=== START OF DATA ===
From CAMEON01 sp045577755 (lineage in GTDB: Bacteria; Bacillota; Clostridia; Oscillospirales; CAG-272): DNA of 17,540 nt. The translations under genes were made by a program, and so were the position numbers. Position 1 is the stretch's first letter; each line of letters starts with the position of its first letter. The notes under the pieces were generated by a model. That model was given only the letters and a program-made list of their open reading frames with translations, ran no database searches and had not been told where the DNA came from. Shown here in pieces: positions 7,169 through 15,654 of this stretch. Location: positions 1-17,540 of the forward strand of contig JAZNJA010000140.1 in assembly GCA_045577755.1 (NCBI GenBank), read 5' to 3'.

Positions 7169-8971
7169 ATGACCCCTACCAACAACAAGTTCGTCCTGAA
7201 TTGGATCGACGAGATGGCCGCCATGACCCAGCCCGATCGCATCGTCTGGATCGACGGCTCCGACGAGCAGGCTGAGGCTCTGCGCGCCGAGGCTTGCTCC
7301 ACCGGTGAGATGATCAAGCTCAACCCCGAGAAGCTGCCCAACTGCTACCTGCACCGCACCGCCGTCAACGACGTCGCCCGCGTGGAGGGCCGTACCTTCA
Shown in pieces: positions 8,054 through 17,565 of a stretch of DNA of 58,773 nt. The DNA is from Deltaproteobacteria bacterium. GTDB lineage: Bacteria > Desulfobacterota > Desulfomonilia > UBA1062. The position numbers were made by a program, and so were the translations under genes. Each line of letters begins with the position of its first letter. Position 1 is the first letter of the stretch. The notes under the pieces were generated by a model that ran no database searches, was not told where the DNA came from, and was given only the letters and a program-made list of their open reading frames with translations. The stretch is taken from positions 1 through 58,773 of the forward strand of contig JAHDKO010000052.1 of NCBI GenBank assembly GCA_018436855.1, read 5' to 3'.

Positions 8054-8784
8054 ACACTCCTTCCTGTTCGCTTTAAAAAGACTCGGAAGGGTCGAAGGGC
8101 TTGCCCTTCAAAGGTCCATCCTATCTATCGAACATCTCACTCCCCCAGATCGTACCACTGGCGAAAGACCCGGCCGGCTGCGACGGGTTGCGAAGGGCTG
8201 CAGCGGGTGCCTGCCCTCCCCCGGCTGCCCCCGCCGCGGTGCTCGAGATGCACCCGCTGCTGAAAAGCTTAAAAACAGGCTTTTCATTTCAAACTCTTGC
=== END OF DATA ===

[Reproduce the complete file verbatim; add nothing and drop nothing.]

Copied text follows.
From CAMEON01 sp045577755 (lineage in GTDB: Bacteria; Bacillota; Clostridia; Oscillospirales; CAG-272): DNA of 17,540 nt. The translations under genes were made by a program, and so were the position numbers. Position 1 is the stretch's first letter; each line of letters starts with the position of its first letter. The notes under the pieces were generated by a model. That model was given only the letters and a program-made list of their open reading frames with translations, ran no database searches and had not been told where the DNA came from. Shown here in pieces: positions 7,169 through 15,654 of this stretch. Location: positions 1-17,540 of the forward strand of contig JAZNJA010000140.1 in assembly GCA_045577755.1 (NCBI GenBank), read 5' to 3'.

Positions 7169-8971
7169 ATGACCCCTACCAACAACAAGTTCGTCCTGAA
7201 TTGGATCGACGAGATGGCCGCCATGACCCAGCCCGATCGCATCGTCTGGATCGACGGCTCCGACGAGCAGGCTGAGGCTCTGCGCGCCGAGGCTTGCTCC
7301 ACCGGTGAGATGATCAAGCTCAACCCCGAGAAGCTGCCCAACTGCTACCTGCACCGCACCGCCGTCAACGACGTCGCCCGCGTGGAGGGCCGTACCTTCA
Shown in pieces: positions 8,054 through 17,565 of a stretch of DNA of 58,773 nt. The DNA is from Deltaproteobacteria bacterium. GTDB lineage: Bacteria > Desulfobacterota > Desulfomonilia > UBA1062. The position numbers were made by a program, and so were the translations under genes. Each line of letters begins with the position of its first letter. Position 1 is the first letter of the stretch. The notes under the pieces were generated by a model that ran no database searches, was not told where the DNA came from, and was given only the letters and a program-made list of their open reading frames with translations. The stretch is taken from positions 1 through 58,773 of the forward strand of contig JAHDKO010000052.1 of NCBI GenBank assembly GCA_018436855.1, read 5' to 3'.

Positions 8054-8784
8054 ACACTCCTTCCTGTTCGCTTTAAAAAGACTCGGAAGGGTCGAAGGGC
8101 TTGCCCTTCAAAGGTCCATCCTATCTATCGAACATCTCACTCCCCCAGATCGTACCACTGGCGAAAGACCCGGCCGGCTGCGACGGGTTGCGAAGGGCTG
8201 CAGCGGGTGCCTGCCCTCCCCCGGCTGCCCCCGCCGCGGTGCTCGAGATGCACCCGCTGCTGAAAAGCTTAAAAACAGGCTTTTCATTTCAAACTCTTGC